Bryan Sant bryan.sant at
Tue Feb 13 16:59:11 MST 2007

On 2/13/07, Levi Pearson <levi at> wrote:
> You, an aggressive evangelizer?!  No way!


> I don't think anyone here produces the sheer volume of language
> advocacy for a single language that you do, so you shouldn't be
> surprised if you get singled out for responses.

And though there is a fair amount of language trashing dished out to
everyone, no language receives more slander than Java on this list.
That's what you get when you're #1.  As Bjarne Stroustrup said, "There
are just two kinds of languages:  the ones everybody complains about
and the ones nobody uses."  Rarely do I start a thread.  I'm usually
cleaning up after some false, severely outdated, or otherwise slanted
comment about Java.

Some people knit or chew sunflower seeds as a past time.  I defend
Java.  It's relaxing.

> I'm aware of that, though I've heard that although it's an
> improvement, it still leaves some dynamic languages as second-class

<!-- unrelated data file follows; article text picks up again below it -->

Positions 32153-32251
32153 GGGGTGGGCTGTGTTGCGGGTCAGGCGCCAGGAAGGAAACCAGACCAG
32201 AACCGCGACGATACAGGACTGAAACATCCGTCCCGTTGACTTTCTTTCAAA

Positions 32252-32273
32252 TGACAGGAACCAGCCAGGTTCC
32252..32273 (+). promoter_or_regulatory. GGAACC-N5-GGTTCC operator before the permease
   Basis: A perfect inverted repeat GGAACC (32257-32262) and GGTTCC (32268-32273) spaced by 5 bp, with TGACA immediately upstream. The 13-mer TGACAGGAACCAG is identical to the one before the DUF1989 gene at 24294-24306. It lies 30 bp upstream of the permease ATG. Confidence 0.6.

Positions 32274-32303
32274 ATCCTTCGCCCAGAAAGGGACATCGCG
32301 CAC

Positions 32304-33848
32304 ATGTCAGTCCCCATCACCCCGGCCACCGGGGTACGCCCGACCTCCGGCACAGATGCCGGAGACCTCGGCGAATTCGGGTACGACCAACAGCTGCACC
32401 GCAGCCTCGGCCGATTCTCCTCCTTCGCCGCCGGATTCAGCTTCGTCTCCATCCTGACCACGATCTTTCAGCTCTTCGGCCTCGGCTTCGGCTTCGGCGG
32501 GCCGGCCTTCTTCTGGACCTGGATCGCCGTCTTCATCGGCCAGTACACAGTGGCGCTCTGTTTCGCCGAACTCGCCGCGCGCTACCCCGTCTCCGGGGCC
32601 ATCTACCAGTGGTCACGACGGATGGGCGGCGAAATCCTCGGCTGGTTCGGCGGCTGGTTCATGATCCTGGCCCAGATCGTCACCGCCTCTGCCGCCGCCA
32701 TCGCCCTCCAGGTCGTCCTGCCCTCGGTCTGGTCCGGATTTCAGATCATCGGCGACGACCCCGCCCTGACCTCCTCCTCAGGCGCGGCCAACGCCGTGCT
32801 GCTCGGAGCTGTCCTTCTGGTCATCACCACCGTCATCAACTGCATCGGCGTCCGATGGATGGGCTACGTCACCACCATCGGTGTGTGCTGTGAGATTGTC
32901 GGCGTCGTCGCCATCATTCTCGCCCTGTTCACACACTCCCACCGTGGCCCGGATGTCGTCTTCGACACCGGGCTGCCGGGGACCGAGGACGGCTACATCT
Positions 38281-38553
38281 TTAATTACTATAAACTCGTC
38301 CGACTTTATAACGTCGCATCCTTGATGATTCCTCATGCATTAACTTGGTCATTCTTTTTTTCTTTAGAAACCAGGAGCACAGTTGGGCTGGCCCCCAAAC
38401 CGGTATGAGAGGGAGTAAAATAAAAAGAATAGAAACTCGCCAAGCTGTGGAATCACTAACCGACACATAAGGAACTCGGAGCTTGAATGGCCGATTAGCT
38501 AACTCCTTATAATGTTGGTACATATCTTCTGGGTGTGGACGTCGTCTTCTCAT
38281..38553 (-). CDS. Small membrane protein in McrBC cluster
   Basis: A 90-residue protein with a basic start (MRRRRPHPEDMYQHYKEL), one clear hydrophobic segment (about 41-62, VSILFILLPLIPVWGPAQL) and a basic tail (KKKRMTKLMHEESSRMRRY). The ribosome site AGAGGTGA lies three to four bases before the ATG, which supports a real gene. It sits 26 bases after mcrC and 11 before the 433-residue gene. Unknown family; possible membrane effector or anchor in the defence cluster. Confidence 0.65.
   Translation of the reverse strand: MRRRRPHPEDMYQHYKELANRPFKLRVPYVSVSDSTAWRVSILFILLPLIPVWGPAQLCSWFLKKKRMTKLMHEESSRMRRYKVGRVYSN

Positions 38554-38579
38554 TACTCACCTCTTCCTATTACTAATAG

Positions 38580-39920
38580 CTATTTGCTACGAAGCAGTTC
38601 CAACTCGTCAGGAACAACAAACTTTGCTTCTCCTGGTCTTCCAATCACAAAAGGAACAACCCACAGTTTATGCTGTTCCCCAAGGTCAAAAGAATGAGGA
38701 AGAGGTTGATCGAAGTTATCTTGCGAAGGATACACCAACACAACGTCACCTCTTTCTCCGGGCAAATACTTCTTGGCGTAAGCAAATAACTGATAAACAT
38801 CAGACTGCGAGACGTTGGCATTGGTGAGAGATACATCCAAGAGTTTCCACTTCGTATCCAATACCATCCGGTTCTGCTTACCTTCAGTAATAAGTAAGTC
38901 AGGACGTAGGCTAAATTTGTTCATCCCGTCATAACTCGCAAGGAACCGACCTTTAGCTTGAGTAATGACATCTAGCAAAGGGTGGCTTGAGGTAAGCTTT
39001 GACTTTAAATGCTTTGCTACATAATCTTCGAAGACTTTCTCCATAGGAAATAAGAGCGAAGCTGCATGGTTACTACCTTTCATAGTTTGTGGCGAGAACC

> citizens.  I'm afraid I don't remember the details, though.  A little
> work on the Strongtalk VM (which was recently released under an open
> source license) would produce a much faster platform for dynamic
> languages than JVM would be even with JSR 292, but alas, few people
> seem to be both qualified and interested in hacking on it.  Strongtalk
> was based on the same technology that HotSpot was, but extended
> further for support of Smalltalk, which is about as dynamic as a
> language can get.

Well, I'll be interested to see how things turn out.  So far there
have been early reports of JRuby being twice as fast on the JVM than
Ruby C.  I think speed and compatibility will be the motivator for
coming to the JVM, probably not ease of implementation.


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